Chapter

Introduction

Bruce Haddock, Peri Roberts and Peter Sutch

in Evil in Contemporary Political Theory

Published by Edinburgh University Press

Published in print October 2011 | ISBN: 9780748641963
Published online March 2012 | e-ISBN: 9780748652860 | DOI: http://dx.doi.org/10.3366/edinburgh/9780748641963.003.0001
Introduction

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The concept of ‘evil’ has a long history in the western tradition, extending from early theological debate, through tortured discussion of the relationship between moral and religious issues, to a contemporary context in which moral and political theory have domains of discourse in their own right. This book explores the actual and possible roles of evil in contemporary political theory. This chapter notes that whether in outlining criteria for the limits of toleration, in understanding the development of humanitarian international law, in theorising post-conflict situations, or in making sense of political rhetoric, the notion of evil has an important contribution to make. What becomes clear, whether from the point of view of the perpetrators of necessary evil, of the victims of evil, or of political actors making judgements about evil, is that it demands understanding. Political theory should not sidestep such a demand but rather explore ways of meeting it.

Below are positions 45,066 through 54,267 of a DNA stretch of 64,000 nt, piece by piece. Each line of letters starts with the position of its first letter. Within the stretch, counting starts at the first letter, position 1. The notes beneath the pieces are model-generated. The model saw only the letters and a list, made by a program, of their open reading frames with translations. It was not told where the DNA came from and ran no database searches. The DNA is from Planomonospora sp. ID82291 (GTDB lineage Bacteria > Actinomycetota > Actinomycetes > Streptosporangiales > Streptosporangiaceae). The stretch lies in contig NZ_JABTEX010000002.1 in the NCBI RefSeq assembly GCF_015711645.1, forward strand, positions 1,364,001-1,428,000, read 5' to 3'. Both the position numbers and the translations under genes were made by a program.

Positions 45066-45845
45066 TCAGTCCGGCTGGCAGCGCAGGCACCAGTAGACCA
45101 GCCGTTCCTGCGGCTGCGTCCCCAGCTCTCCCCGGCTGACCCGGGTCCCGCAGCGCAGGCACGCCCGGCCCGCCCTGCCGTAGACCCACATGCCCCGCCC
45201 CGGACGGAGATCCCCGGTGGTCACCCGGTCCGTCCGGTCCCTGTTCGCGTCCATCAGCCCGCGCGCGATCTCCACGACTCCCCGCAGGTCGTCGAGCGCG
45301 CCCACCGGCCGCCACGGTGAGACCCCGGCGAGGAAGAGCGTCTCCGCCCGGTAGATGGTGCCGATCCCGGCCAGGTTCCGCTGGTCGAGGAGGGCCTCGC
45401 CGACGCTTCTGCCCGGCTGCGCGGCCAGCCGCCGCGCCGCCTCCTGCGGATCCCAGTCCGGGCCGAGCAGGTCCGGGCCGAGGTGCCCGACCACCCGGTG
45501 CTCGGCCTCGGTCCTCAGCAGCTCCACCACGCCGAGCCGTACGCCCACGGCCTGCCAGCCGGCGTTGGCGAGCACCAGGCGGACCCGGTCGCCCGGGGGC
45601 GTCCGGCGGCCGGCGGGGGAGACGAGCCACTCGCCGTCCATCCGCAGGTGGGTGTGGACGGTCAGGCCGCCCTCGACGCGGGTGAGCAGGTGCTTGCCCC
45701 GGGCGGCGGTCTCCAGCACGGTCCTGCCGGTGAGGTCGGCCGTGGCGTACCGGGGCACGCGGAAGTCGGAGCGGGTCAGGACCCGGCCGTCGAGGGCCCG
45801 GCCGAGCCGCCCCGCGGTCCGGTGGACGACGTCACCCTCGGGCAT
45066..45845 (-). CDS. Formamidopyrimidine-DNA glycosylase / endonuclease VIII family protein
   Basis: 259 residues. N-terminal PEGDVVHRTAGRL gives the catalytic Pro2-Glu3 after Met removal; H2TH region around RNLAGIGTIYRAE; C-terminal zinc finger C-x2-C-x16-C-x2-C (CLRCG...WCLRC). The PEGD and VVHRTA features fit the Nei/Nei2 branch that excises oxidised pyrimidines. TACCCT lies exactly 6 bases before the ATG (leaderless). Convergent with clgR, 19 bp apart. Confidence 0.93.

Keywords: contemporary political theory; evil; morality; religion; theological debate

Chapter.  3552 words. 

Subjects: Political Theory

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